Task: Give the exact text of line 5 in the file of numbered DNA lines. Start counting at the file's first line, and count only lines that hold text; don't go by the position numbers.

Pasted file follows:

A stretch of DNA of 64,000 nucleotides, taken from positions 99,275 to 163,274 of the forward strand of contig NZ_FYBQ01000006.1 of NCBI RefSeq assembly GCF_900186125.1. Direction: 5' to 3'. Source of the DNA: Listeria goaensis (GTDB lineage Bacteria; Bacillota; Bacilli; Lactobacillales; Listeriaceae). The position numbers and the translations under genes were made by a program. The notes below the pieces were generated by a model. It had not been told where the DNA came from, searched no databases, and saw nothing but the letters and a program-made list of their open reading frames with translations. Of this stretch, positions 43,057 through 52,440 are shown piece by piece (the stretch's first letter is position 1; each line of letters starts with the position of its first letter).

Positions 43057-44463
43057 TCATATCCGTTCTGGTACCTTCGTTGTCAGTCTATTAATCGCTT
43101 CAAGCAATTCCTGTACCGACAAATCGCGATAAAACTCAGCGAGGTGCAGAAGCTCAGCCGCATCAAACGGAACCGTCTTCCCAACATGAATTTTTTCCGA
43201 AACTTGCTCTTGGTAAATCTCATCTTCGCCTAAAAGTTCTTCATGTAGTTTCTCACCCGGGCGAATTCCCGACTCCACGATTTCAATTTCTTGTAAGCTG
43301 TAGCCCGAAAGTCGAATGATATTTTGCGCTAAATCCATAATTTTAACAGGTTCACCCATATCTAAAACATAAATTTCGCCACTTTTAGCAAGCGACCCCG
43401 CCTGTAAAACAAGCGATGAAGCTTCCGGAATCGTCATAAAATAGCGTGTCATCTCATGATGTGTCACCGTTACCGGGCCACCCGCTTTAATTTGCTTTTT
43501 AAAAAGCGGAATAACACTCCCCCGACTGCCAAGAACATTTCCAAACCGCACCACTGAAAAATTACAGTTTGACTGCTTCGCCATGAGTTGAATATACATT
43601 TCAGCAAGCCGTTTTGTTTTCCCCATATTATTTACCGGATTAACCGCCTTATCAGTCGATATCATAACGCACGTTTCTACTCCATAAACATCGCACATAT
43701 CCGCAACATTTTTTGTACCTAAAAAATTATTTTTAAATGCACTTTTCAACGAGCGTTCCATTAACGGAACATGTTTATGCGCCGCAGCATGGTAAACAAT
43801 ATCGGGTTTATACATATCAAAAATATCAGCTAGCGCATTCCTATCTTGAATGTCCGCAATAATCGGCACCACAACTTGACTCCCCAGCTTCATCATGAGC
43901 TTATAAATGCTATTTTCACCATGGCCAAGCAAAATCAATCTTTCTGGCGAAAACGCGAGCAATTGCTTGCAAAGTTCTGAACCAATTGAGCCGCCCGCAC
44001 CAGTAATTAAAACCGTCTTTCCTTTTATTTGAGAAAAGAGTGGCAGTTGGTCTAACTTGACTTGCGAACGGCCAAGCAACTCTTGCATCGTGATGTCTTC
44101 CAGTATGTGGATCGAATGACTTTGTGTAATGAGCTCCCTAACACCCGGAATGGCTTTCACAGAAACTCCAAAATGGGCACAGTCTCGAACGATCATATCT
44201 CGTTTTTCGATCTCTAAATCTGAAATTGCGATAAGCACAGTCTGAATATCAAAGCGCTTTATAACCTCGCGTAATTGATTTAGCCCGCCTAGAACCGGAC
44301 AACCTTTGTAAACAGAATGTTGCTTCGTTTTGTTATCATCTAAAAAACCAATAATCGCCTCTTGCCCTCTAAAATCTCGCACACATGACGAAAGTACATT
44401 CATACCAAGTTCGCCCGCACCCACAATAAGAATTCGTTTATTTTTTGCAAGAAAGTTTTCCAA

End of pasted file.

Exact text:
43201 AACTTGCTCTTGGTAAATCTCATCTTCGCCTAAAAGTTCTTCATGTAGTTTCTCACCCGGGCGAATTCCCGACTCCACGATTTCAATTTCTTGTAAGCTG